During her nearly 20-year career, Karen Boykin-Towns has succeeded in high-profile positions in both government and the private sector. The theme connecting all of her professional positions, from her “fresh-out-of-college” job as a legislative staffer in state government to her current position as Vice President, Public Affairs, Global Sites for Pfizer Inc, has been her ability to take on strong challenges—often in newly created leadership roles—and deliver results.
She is the first to hold her current leadership position, where she is responsible for developing and executing strategies that leverages Pfizer’s global site footprint which consists of more than 90 significant sites on all continents. Her mandate: have the public affairs colleagues at these sites work and act in concert to drive the company’s strategic business and policy goals. While she has been in this position for a short time, she is already making progress.
Before taking her current role at Pfizer, which is the world’s largest biopharmaceutical enterprise, Karen Boykin-Towns was the company’s first-ever Chief Diversity Officer. She was charged with creating a business-centered framework to focus the company’s ambitious but often disparate diversity and inclusion efforts. In this role, she developed a global strategic plan for action across Pfizer’s business, starting with a global women’s strategy that is now effective—and yielding results—worldwide. Under her leadership, Pfizer launched an initiative to counter unconscious bias in recruitment and advancement, and rallied Pfizer’s colleague resource groups to help advance the company’s business goals. During her two years as Chief Diversity Officer, Pfizer cracked, for the first time, a number of “best in class” lists measuring progress in diversity and inclusion and received a significant amount of media attention on its approach.
Prior to her becoming Chief Diversity Officer, Karen Boykin-Towns spent much of her career in successively progressive government relations roles at Pfizer. She joined the company in 1996 as a Senior Legislative Analyst and was later promoted to lead Pfizer’s robust government relations and public affairs activities in New York, New Jersey and Delaware. This region which included Pfizer’s corporate HQ, is also home to hundreds of Pfizer’s largest customers, ranging from giant government health care insurance programs to nationally known hospitals.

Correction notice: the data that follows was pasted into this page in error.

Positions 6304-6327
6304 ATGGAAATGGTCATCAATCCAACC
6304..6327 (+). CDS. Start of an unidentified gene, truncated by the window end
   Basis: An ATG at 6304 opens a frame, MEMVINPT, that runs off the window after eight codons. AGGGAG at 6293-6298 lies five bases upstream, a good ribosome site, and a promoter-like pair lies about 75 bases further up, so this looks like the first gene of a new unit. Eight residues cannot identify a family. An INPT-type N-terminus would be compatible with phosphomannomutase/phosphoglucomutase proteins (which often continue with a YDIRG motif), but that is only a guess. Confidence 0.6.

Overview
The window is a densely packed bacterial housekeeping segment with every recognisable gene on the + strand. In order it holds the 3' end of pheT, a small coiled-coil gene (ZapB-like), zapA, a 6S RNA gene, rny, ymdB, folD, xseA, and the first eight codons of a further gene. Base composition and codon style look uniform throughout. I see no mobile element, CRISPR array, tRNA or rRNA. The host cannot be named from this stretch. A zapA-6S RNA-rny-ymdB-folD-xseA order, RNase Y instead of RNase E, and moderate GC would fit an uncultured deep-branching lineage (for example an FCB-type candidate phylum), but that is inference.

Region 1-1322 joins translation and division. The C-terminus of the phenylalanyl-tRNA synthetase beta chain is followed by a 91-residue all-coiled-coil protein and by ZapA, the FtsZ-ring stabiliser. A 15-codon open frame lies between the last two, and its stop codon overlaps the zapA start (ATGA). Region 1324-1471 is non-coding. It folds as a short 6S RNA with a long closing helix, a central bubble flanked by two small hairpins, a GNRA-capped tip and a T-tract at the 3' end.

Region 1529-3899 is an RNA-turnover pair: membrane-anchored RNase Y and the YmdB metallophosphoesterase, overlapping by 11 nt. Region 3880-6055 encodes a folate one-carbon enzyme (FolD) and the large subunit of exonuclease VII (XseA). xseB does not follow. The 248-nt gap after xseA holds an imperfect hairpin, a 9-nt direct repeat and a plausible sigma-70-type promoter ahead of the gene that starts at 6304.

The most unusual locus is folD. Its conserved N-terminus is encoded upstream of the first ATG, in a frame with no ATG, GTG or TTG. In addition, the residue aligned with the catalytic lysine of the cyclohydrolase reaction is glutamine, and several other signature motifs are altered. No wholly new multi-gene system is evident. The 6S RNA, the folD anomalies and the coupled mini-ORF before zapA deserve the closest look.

Before joining Pfizer, she was Deputy Director to the New York State Senate Democratic Leader, and in her first set of positions in government, she worked her way up from entry-level staffer to become Chief of Staff for then-Senator, now former Governor David A. Paterson. She earned her MBA from Baruch and her BA from The College of Mount Saint Vincent.
She is a strong believer—and “doer”—in community activism. She is a member of the NAACP National Board of Directors the nation’s oldest and largest civil rights organization and is President of the NAACP’s Brooklyn, New York Branch. She is on the Board of Directors for the Friends of Thirteen, America’s most watched public television station. She is a member of The Business Council of New York State. She was an At-Large Delegate to the 2004 Democratic National Convention and helped write the Democratic Party Platform for the 2000 National Convention. In 1999, then-Mayor Rudolph Giuliani appointed her to New York City’s Charter Revision Commission to modernize the “constitution” of America’s largest city.
Among some of her honors are the 2007 New York State “Women of Excellence” Award; the 2007 National Action Network’s “Keepers of the Dream” Award for Community Service, and the 2006 YMCA Harlem Branch “Black Achievers in Industry” Award.
She is married to New York State Assemblyman Darryl C. Towns (D-Brooklyn). They live in Brooklyn with their two daughters, Jasmine and Trinity.